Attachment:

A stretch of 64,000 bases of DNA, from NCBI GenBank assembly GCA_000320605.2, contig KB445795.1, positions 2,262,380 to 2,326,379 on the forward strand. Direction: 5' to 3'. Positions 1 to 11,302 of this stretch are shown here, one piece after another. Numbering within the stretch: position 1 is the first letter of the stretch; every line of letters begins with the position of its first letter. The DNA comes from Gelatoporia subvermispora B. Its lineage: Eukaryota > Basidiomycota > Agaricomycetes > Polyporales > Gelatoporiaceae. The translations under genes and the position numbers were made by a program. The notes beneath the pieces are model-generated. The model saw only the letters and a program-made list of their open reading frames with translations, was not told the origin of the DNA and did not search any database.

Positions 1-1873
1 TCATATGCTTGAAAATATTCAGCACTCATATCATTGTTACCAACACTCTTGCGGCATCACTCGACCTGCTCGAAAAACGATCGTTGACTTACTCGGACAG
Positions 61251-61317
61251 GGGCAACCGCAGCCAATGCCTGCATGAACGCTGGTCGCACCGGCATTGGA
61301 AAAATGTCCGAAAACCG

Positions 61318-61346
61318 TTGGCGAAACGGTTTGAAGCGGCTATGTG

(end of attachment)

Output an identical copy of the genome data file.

A stretch of 64,000 bases of DNA, from NCBI GenBank assembly GCA_000320605.2, contig KB445795.1, positions 2,262,380 to 2,326,379 on the forward strand. Direction: 5' to 3'. Positions 1 to 11,302 of this stretch are shown here, one piece after another. Numbering within the stretch: position 1 is the first letter of the stretch; every line of letters begins with the position of its first letter. The DNA comes from Gelatoporia subvermispora B. Its lineage: Eukaryota > Basidiomycota > Agaricomycetes > Polyporales > Gelatoporiaceae. The translations under genes and the position numbers were made by a program. The notes beneath the pieces are model-generated. The model saw only the letters and a program-made list of their open reading frames with translations, was not told the origin of the DNA and did not search any database.

Positions 1-1873
1 TCATATGCTTGAAAATATTCAGCACTCATATCATTGTTACCAACACTCTTGCGGCATCACTCGACCTGCTCGAAAAACGATCGTTGACTTACTCGGACAG
Positions 61251-61317
61251 GGGCAACCGCAGCCAATGCCTGCATGAACGCTGGTCGCACCGGCATTGGA
61301 AAAATGTCCGAAAACCG

Positions 61318-61346
61318 TTGGCGAAACGGTTTGAAGCGGCTATGTG